Late last Friday night, when the New York State Senate voted to legalize same-sex marriage, it was an historic milestone for many reasons. New York now joins Connecticut, Massachusetts, New Hampshire, Iowa and Washington, D.C., in allowing gay and lesbian couples to marry.
And because it is by far the most populous of those states, because this was a legislative vote and not a court ruling, and simply because it’s New York, the victory gives a substantial boost to the nationwide movement toward marriage equality.
I do not make a practice of using my Faith Matters column for partisan political purposes. Suffice it to say that I do not regard marriage equality in the United States as a political matter; rather I view it as an urgent human rights issue.
There is no doubt that this issue will be the subject of significant discussion and debate. I have been asked: “Rabbi, where does Reform Judaism stand?”
The Reform movement has been a staunch advocate for gay and lesbian rights since 1965. Since then, the Union for Reform Judaism (URJ) and the Central Conference of American Rabbis (CCAR) have passed resolutions dealing with such issues as the elimination of discrimination in the Armed Forces and the Boy Scouts, as well as explicit workplace non-discrimination and civil rights legislation.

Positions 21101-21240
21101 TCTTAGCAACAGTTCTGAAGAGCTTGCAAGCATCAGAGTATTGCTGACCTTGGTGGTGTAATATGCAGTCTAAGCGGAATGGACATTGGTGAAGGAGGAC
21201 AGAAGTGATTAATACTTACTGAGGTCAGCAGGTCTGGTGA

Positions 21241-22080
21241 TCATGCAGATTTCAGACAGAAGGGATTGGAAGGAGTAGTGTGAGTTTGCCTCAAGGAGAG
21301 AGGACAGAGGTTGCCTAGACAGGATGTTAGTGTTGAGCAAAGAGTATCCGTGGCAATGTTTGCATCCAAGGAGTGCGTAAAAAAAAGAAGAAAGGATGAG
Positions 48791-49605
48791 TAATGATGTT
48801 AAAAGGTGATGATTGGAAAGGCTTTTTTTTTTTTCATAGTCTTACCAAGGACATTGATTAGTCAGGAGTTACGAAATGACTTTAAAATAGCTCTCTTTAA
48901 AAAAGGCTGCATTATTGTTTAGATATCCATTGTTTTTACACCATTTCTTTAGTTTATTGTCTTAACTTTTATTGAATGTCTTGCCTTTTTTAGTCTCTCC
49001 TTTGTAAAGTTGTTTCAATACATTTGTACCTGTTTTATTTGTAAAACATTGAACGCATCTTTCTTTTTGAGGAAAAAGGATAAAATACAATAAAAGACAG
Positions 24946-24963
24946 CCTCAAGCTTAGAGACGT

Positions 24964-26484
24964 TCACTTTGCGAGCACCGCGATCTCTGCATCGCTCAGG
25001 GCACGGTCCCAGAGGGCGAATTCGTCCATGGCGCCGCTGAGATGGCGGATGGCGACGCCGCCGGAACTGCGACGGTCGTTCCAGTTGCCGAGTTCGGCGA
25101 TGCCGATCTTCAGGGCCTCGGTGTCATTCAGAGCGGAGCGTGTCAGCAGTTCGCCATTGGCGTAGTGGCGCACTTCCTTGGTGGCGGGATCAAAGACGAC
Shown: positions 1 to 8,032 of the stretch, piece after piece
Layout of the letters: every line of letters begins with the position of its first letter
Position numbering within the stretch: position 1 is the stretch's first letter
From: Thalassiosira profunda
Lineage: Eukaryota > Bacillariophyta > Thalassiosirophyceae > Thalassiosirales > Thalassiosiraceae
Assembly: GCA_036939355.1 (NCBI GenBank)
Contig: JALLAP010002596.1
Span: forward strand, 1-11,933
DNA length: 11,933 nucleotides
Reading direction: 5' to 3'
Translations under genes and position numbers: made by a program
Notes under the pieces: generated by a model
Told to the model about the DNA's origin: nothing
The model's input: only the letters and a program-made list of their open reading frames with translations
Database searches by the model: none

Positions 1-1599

Most dramatically, the Reform movement has made clear its commitment to obtaining full civil rights for gay men and lesbians, including the right to civil marriage. I was present at the March 2000 CCAR convention when we adopted a resolution by an overwhelming vote stating, in part, “the relationship of a Jewish same-gender couple is worthy of affirmation through appropriate Jewish ritual.” This resolution was historic, since it marked the first time that a major rabbinical body had affirmed the holiness of loving, same-gender relationships.
I am proud and honored to be part of a religious movement that espouses such a strong commitment to the civil rights of all individuals. In a press release issued by URJ President Eric Yoffie regarding same-gender relationships, he stated:
“Because this I know: If there is anything at all that Reform Jews do, it is to create an inclusive spiritual home for those who seek the solace of our sanctuaries. And if this movement does not extend support to all who have been victims of discrimination, including gays and lesbians, then we have no right to call ourselves Reform Jews.”
Reform Judaism has long sought to ensure equality for all of God’s children, regardless of sexual orientation. As Jews, we are taught in the very beginning of the Torah that God created human beings B’tzelem Elohim, in the Divine Image, and therefore the diversity of creation represents the vastness of the Eternal (Genesis 1:27).
We oppose discrimination against any person, including gays and lesbians, for the stamp of the Divine is present in each and every human being.
“OMG, I LOVE NEW YORK!”
Rabbi Harold F. Caminker, is rabbi of Temple Beth El, 4200 32nd St. W., Bradenton. Shabbat services are held at 7:30 p.m. Fridays. For more information, call (941) 755-4900 or visit www.templebethelbradenton.com.